Our enemy, Satan, does not like it when we repent of sin. He wants to pull us back into sin as soon as he can, and he will use every weapon in his arsenal to that end. That is why we can never relax our vigilance once we have repented. Life happens day by day, and we have to be prepared for what comes our way.
The great Reformer Martin Luther famously categorized our spiritual enemies as “the world, the flesh, and the devil.”¹ These words may sound old-fashioned in the twenty-first century, but they represent spiritual realities that are just as active and dangerous as they have ever been. The “world” represents values that contradict the values of God. The “flesh” represents our sinful desires that continue to trouble us as Christians. And the Devil is our personal spiritual enemy, who employs schemes to entice us into doing wrong.
As we seek to break a sinful habit, we must use the resources of God to defend against spiritual attacks—the fourth of the five steps. We do this by overcoming the world, putting our flesh to death, and resisting the Devil’s schemes.
Overcoming the World
God made the world and declared it “excellent in every way” (Genesis 1:31). And even though our planetary home has been damaged by sin, we should not think of it as inherently evil. But the Bible uses the term “world” in another way, that is, to represent a system of values that is opposed to God.
We see this perspective, for example, in Jesus’s words to His disciples “I chose you to come out of the world, and so it hates you” (John 15:19). Similarly, the apostle John warned, “Stop loving this evil world and all that it offers you. … For the world offers only the lust for physical pleasure, the lust for everything we see, and pride in our possessions. These are not from the Father. They are from this evil world” (1 John 2:15-16). The “world,” in this sense, is the enemy of Christians.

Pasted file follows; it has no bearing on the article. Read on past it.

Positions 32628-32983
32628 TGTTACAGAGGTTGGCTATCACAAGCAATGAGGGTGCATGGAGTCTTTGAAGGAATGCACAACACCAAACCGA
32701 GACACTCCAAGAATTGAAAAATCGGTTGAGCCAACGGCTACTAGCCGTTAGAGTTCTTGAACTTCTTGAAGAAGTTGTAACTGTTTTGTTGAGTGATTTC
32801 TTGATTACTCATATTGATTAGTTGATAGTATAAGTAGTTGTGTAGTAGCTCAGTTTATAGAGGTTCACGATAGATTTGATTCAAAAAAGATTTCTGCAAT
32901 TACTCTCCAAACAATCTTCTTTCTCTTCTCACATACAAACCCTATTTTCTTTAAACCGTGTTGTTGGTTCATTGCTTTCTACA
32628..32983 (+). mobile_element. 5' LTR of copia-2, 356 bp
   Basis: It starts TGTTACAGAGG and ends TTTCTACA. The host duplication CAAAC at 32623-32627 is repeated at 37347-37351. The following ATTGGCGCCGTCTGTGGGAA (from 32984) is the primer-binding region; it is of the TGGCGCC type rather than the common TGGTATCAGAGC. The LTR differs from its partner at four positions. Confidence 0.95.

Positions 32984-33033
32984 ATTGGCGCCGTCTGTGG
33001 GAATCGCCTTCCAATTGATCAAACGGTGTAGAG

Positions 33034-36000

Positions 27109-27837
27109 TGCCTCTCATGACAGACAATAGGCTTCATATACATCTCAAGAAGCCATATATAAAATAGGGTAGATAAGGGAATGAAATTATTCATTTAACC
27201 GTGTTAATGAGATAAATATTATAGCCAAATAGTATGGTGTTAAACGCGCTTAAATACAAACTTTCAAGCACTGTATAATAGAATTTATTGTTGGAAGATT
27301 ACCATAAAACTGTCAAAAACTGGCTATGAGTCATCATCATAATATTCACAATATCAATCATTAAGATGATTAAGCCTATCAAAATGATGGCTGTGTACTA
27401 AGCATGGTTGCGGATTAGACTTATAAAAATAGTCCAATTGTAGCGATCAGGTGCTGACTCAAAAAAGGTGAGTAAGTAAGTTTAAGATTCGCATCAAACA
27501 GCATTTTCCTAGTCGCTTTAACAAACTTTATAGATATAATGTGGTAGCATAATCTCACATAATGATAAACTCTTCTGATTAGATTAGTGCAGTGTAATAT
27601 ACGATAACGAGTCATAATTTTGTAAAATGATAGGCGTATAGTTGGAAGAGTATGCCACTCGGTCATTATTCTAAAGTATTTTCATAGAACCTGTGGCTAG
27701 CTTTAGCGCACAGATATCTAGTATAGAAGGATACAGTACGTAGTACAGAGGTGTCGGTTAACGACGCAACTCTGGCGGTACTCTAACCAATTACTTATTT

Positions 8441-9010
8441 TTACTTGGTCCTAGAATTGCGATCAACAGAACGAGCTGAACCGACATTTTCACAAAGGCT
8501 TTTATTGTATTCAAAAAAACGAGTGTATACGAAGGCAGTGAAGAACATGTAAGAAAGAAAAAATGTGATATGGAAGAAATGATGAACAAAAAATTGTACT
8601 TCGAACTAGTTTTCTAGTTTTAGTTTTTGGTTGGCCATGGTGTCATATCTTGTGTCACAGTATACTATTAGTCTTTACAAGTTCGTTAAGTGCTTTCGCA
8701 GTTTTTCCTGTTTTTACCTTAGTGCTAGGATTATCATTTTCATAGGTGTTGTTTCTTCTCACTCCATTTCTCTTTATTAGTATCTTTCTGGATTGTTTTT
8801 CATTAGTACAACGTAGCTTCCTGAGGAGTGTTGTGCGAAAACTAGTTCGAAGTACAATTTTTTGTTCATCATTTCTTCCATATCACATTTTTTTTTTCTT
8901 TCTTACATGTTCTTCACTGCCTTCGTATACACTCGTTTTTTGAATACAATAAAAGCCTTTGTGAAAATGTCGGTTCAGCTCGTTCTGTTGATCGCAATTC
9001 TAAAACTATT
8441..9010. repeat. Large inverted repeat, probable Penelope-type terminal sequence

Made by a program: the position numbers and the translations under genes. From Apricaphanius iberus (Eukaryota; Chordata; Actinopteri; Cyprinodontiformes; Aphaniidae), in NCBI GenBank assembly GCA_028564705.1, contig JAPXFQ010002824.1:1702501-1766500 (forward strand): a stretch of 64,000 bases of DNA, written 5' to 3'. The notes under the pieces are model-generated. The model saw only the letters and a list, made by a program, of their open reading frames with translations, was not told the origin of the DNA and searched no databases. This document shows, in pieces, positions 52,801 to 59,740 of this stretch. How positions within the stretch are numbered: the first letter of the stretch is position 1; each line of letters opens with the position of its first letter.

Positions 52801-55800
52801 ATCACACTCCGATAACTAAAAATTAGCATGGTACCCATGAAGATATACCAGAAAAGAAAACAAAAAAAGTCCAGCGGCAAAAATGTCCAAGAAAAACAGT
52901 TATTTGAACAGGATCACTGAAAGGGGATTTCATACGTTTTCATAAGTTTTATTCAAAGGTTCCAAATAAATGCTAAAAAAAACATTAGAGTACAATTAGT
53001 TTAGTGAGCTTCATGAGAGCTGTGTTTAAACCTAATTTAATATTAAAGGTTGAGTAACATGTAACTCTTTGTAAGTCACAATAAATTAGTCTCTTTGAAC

We are constantly exposed to worldly messages about what is important, and these messages can make it hard to live in a way that is consistent with our repentance. If we do not guard our affections, we will begin to place them on unworthy objects. The world is full of tangible things that can attract us. And of course, one person may place great importance on one thing, while another is interested in something else entirely. But if whatever appeals to us gets in the way of spiritual matters, as measured by our obedience (or disobedience) to biblical commands, it is a danger to us.
An exchange of value systems is possible. We are promised, “Every child of God defeats this evil world by trusting Christ to give the victory” (1 John 5:4). This means we go to Christ again and again for help to understand what He wants us to do and then to do it. We build our lives on the solid rock of His teaching, not the shifting sands of worldly wants. In prayer, we ask the help of His Holy Spirit to purify our value system so that over time we come to desire what God desires.
The apostle Paul told the Romans, “Don’t copy the behavior and customs of this world, but let God transform you into a new person by changing the way you think” (Romans 12:2). If we have bought into the values of the world system, God can override worldly influences and supplant our unworthy values with His values. And as He does so, we become holy nonconformists.
¹Martin Luther, Works of Martin Luther, 6 vols. (Philadelphia: Holman, 1915-32), 3:279.
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